ANDYVISION - watch me try to be creative. live.

Sunday, November 11, 2007

Fewer Moving Parts (Fewer Broken Pieces)

I saw a genius last night. His name is David Bazan, a songwriter from the fertile musical fields of Seattle, Washington. Although it was the first time that I've seen him perform, I've been following his work over the years from his ever-changing lineup of Pedro the Lion to his "electronic" side project Headphones and now on to his solo career.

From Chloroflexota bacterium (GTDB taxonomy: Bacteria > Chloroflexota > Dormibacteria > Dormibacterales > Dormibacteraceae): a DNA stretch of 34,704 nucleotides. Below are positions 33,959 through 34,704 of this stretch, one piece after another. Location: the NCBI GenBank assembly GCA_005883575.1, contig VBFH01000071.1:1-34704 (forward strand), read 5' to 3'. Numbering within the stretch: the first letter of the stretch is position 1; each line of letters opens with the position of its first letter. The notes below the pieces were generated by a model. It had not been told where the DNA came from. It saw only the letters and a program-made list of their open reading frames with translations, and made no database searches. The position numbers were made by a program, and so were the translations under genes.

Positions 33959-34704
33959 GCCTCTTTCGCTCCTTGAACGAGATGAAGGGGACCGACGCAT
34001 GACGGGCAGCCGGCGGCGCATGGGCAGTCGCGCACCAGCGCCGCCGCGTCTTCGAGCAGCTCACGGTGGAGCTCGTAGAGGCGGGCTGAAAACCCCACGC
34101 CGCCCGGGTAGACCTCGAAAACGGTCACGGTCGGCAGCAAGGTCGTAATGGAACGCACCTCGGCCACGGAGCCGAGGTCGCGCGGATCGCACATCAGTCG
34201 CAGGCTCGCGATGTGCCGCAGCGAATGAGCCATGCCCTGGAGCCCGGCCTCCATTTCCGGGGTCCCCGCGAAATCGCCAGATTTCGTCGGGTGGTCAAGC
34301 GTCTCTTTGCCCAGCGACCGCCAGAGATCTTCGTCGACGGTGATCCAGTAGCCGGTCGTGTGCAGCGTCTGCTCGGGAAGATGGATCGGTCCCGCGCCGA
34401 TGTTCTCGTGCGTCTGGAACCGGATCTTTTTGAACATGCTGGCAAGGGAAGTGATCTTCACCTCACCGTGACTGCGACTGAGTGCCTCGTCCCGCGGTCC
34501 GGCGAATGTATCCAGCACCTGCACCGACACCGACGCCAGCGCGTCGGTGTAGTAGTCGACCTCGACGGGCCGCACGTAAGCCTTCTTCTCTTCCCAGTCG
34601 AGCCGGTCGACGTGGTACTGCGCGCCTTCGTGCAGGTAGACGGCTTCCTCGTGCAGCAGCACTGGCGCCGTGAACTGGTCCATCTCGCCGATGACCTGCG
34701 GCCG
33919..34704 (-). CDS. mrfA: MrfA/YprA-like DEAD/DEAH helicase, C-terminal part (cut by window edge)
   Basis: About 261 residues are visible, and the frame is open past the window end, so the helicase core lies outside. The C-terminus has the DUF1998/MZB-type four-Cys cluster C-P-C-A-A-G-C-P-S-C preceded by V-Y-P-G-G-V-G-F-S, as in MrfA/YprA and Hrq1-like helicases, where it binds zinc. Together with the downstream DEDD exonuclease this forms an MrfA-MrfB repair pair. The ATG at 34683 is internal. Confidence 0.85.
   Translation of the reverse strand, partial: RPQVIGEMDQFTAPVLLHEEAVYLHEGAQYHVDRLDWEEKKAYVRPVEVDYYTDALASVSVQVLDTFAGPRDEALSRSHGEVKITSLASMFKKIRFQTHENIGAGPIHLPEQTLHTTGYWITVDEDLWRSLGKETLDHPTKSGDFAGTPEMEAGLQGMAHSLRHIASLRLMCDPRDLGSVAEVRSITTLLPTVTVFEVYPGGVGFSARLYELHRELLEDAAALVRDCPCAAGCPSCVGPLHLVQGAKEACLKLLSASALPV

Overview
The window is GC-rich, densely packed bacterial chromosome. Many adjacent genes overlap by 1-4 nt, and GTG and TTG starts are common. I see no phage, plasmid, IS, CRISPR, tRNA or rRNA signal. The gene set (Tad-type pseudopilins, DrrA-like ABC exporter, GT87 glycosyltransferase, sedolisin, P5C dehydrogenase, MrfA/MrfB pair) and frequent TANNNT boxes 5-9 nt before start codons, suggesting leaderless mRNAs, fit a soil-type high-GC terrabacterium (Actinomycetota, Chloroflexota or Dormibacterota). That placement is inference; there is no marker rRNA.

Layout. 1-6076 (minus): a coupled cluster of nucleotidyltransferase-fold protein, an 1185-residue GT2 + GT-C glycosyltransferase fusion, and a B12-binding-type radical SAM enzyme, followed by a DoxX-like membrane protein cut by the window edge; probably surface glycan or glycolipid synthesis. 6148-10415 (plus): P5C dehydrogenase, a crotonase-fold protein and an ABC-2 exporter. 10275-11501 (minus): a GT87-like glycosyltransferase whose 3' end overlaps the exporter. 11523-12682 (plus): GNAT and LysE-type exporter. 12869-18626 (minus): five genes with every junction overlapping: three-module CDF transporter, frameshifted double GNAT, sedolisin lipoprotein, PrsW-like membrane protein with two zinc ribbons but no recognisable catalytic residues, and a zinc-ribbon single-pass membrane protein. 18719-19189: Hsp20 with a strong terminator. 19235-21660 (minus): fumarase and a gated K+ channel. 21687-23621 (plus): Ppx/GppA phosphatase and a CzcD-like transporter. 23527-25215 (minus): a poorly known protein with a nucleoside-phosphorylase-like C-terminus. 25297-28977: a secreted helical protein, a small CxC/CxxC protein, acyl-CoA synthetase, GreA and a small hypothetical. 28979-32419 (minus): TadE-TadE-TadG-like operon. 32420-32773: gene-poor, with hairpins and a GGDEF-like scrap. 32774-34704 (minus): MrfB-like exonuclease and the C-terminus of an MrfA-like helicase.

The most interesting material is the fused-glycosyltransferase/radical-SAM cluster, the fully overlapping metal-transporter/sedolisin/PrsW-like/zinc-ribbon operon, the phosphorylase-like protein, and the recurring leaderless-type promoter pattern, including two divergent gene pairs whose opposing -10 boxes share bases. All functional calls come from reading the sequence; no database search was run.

One of the most beautiful things about Bazan's music is that he just doesn't give a shit. I say that meaning that his work evolves in whatever way seems right at the time. Songs that were once a full-band arrangement find a new intimacy as acoustic live. Quiet acoustic songs are transformed into gloriously overdriven beasts when fed through an amp. Keys suddenly find their voice as strings. It all moves seamlessly, which makes sense seeing as he has actually played nearly all instruments on most of his releases over the years. Nothing is sacred to him. Just as an another example, Pedro the Lions's roster has included at least twenty different musicians over the years. Really, whatever he finds on-hand is all that's needed to create music. The medium alters the message. David himself has lent a hand on numerous albums and tours over the years, notably linked with many of Seattle buddies such as TW Walsh, Starflyer 59, Damien Jurado, and Ben Gibbard of Death Cab for Cutie. (All brilliant acts in their own right.)